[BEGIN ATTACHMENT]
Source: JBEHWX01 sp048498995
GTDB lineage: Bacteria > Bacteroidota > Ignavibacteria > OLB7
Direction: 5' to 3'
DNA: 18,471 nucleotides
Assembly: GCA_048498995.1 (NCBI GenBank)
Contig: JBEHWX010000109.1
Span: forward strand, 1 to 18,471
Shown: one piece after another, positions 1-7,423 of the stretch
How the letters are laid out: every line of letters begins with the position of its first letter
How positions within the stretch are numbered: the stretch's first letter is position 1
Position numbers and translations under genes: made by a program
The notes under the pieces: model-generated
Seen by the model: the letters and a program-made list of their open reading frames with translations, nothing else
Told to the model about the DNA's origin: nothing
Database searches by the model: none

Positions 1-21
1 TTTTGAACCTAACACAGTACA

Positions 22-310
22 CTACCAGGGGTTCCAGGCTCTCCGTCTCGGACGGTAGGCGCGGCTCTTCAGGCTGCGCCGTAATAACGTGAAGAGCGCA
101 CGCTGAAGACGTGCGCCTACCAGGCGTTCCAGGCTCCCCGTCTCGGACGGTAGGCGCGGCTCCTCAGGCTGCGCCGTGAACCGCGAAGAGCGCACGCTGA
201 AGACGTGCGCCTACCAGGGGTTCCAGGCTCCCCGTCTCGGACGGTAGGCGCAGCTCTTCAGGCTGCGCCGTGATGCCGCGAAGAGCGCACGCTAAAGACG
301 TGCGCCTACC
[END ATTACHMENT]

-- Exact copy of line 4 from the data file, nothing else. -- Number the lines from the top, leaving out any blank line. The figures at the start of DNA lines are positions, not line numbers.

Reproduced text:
DNA: 18,471 nucleotides